Teenager jailed for trying to sell on stolen Whitton church silver – but cousin cleared of same crime

St Mary and St Botolph church, in Whitton. Picture: JANICE POULSON

St Mary and St Botolph church, in Whitton. Picture: JANICE POULSON - Credit: citizenside.com

A teenager who tried to sell church silverware to a high street jeweller has been jailed for receiving stolen goods.

Ionut Avadanei was sent to prison for 26 weeks for handling stolen goods. Picture: SUPPLIED BY SUFFO

Ionut Avadanei was sent to prison for 26 weeks for handling stolen goods. Picture: SUPPLIED BY SUFFOLK POLICE - Credit: Supplied by Suffolk police

Ionut Avadanei was sent to prison for 26 weeks after watching his cousin cleared of the same crime by magistrates on Wednesday.

On January 2, he and Vasile Tecaru tried to sell items of silverware stolen from St Mary and St Botolph church, in Whitton, just days earlier.

Both denied knowledge of them being stolen when they attempted the sale at Boreham Christopher.

Representing himself, Avadanei, 19, of Crescent Road, claimed he was selling the items on behalf of an acquaintance called ‘Alex’, who had inherited the silverware from his priest grandfather.

Small Elizabethan communion cup. Picture: WHITTON CHURCH

Small Elizabethan communion cup. Picture: WHITTON CHURCH - Credit: WHITTON CHURCH


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Both were going to sell the items when Alex received an urgent phone call and left, according to Avadanei, who then persuaded Mr Tecaru, 20, of Mountbatten Court, to accompany him after a chance meeting in Ipswich.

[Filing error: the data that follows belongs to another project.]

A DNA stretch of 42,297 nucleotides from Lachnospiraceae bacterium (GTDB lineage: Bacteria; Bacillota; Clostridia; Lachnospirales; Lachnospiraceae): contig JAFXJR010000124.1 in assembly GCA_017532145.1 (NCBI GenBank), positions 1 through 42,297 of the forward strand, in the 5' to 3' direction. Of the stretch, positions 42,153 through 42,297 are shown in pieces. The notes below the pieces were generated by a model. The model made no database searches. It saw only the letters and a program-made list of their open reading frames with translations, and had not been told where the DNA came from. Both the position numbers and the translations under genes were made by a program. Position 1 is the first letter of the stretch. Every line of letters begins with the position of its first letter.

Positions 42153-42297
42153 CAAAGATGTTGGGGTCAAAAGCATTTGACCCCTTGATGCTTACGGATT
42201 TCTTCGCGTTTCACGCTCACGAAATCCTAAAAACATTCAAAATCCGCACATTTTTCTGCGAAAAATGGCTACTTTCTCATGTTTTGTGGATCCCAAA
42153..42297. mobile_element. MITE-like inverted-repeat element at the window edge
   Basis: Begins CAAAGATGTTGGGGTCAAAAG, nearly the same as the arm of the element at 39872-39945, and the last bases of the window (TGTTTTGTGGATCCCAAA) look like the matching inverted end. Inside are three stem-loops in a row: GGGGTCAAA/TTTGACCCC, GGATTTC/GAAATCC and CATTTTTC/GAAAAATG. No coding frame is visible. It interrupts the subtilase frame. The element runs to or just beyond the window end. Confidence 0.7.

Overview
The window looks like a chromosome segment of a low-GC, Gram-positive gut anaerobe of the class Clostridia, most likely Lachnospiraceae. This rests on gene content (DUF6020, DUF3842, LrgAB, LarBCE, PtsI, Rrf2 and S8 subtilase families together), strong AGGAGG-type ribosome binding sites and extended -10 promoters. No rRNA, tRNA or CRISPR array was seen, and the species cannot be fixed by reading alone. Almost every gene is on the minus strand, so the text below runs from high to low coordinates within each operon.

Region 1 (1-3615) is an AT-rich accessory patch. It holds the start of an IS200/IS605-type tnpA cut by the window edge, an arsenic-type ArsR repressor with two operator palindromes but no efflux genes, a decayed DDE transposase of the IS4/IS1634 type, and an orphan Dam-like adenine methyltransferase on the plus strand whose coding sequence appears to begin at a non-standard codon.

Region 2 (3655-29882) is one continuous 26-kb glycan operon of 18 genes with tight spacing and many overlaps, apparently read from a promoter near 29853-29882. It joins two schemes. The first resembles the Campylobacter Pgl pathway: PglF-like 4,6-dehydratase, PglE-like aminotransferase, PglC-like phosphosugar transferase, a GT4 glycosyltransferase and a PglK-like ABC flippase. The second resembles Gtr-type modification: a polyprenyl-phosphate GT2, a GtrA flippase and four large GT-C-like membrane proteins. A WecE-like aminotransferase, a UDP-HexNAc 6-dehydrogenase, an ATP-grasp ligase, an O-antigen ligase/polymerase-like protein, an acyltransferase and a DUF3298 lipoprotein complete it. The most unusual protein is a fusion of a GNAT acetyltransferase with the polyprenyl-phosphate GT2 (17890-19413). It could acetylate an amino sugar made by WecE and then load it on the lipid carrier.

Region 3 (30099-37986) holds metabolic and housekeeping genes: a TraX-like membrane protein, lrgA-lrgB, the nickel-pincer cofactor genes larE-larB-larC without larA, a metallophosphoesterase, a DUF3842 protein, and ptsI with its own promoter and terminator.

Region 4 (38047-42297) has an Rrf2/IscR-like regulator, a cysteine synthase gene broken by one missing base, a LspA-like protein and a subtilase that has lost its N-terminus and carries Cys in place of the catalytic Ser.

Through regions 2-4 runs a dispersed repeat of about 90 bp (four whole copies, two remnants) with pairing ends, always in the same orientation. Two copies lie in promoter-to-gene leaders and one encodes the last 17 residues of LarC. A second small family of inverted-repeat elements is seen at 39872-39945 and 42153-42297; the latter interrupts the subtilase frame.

After being offered a sum, Avadanei claimed to have phoned Alex, who declined and asked for the items to be returned.

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Reverend Mary Sokanovic, priest-in-charge of Whitton, Thurleston and Akenham, told the court she instantly recognised the silver in CCTV from the shop.

“When I saw it on the counter, it was like looking at the shelf of the safe at the church,” she said.

(L-R) Large ciborium with cross embellished lid, Large decorated chalice sterling silver with gildin

(L-R) Large ciborium with cross embellished lid, Large decorated chalice sterling silver with gilding and large flagon decorated in gold . Picture: WHITTON CHURCH - Credit: WHITTON CHURCH

Dino Barricella, representing Mr Tecaru, said his client had been en route to play football with friends when he met Avadanei.

Mr Tecaru said he had invited Avadanei along to play – agreeing to first accompany him to the jeweller, but having no reason to believe the items were stolen.

Prosecutor Sandra Dyer asked why he made no comment in an interview following his arrest.

“I was scared,” he answered.

Boxed Home Communium set. Picture: WHITTON CHURCH

Boxed Home Communium set. Picture: WHITTON CHURCH - Credit: WHITTON CHURCH

“I didn’t want to put my cousin in trouble.”

With Avadanei on the stand, she asked: “Didn’t you find it more than a little strange, being offered a bag full of silver in the street?

“I suggest you did it for a cut of the money.”

Avadanei agreed it was strange, but denied knowledge.

Mr Barricella said Mr Tecaru had been given an explanation for coming into the silver by his cousin, and that even if he was suspicious, mere suspicion was insufficient for a conviction.

Magistrates found Avadanei’s account incredible and found him guilty, but saw sufficient doubt over Mr Tecaru’s involvement and deemed him not guilty.

None of the silverware stolen from Whitton church overnight on December 30 has been recovered.

On January 9, the church safe was found, containing records of births, deaths and marriages, near Needham Market. The documents are currently being salvaged by the record office.

Rev Mary Sokanovic said the community had been significantly affected by the burglary.

“It robbed them of part of their history,” she told the court.

“We believe one of the items – a small Elizabethan chalice – had been in the parish for 450 years.

“It had a spiritual, financial and emotional effect on the community.

“It hurt them deeply to know that place – their place – had been violated.

“It hit the soul of the community. The shock and distress was tangible and remains so.”

The insurance cost of modern replacements for all the items has been estimated at £28,000, but the church considers the actual historical value to be significantly higher.

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